Image-Driven Modeling of Nanoscopic Cardiac Function: Where Have We Come From, and Where Are We Going?


Complementary developments in microscopy and mathematical modeling have been critical to our understanding of cardiac excitation-contraction coupling. Historically, limitations imposed by the spatial or temporal resolution of imaging methods have been addressed through careful mathematical interrogation. Similarly, limitations imposed by computational power have been addressed by imaging macroscopic function in large subcellular domains or in whole myocytes. As both imaging resolution and computational tractability have improved, the two approaches have nearly merged in terms of the scales that they can each be used to interrogate. With this review we will provide an overview of these advances and their contribution to understanding ventricular myocyte function, including exciting developments over the last decade. We specifically focus on experimental methods that have pushed back limits of either spatial or temporal resolution of nanoscale imaging (e.g., DNA-PAINT), or have permitted high resolution imaging on large cellular volumes (e.g., serial scanning electron microscopy). We also review the progression of computational approaches used to integrate and interrogate these new experimental data sources, and comment on near-term advances that may unify understanding of the underlying biology. Finally, we comment on several outstanding questions in cardiac physiology that stand to benefit from a concerted and complementary application of these new experimental and computational methods.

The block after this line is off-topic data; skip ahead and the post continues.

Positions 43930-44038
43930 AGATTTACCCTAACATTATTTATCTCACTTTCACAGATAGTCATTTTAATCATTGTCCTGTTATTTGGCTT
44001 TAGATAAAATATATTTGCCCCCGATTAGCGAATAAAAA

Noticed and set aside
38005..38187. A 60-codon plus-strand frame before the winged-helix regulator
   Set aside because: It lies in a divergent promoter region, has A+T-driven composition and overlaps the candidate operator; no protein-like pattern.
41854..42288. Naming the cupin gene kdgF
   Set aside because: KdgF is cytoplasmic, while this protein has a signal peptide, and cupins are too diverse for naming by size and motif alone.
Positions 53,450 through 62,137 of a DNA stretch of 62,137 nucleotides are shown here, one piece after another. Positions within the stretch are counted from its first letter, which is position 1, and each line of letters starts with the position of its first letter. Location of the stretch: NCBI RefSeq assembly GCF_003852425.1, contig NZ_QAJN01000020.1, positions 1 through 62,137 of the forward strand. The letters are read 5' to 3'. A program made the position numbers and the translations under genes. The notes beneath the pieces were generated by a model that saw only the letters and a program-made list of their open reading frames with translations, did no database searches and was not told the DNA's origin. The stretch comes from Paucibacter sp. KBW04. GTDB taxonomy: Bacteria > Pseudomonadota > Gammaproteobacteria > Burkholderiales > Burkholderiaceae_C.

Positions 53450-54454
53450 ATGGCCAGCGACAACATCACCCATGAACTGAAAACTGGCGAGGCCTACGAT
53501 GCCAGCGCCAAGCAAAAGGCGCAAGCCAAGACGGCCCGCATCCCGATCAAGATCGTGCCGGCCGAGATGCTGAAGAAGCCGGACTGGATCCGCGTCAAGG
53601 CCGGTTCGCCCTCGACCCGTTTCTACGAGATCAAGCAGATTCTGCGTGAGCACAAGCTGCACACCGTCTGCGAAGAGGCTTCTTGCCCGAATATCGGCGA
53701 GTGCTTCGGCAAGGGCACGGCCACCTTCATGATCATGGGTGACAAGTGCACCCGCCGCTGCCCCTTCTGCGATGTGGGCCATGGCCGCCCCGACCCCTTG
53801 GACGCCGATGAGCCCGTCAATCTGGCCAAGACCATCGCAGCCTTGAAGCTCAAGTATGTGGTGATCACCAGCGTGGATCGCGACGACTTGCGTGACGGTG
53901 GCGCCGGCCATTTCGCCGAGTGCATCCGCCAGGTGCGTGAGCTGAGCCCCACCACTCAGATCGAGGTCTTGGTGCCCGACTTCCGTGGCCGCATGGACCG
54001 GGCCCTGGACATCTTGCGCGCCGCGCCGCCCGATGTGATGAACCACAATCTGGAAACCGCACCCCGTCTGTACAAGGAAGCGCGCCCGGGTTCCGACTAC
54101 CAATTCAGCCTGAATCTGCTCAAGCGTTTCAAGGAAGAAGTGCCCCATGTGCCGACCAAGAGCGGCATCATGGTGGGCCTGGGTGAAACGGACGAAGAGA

calcium induced calcium release
excitation contraction coupling (ECC)
mathematical modeling
ryanodine receptor (RyR)
super resolution microscopy


Louch, William E
Perdreau-Dahl, Harmonie
Edwards, Andrew G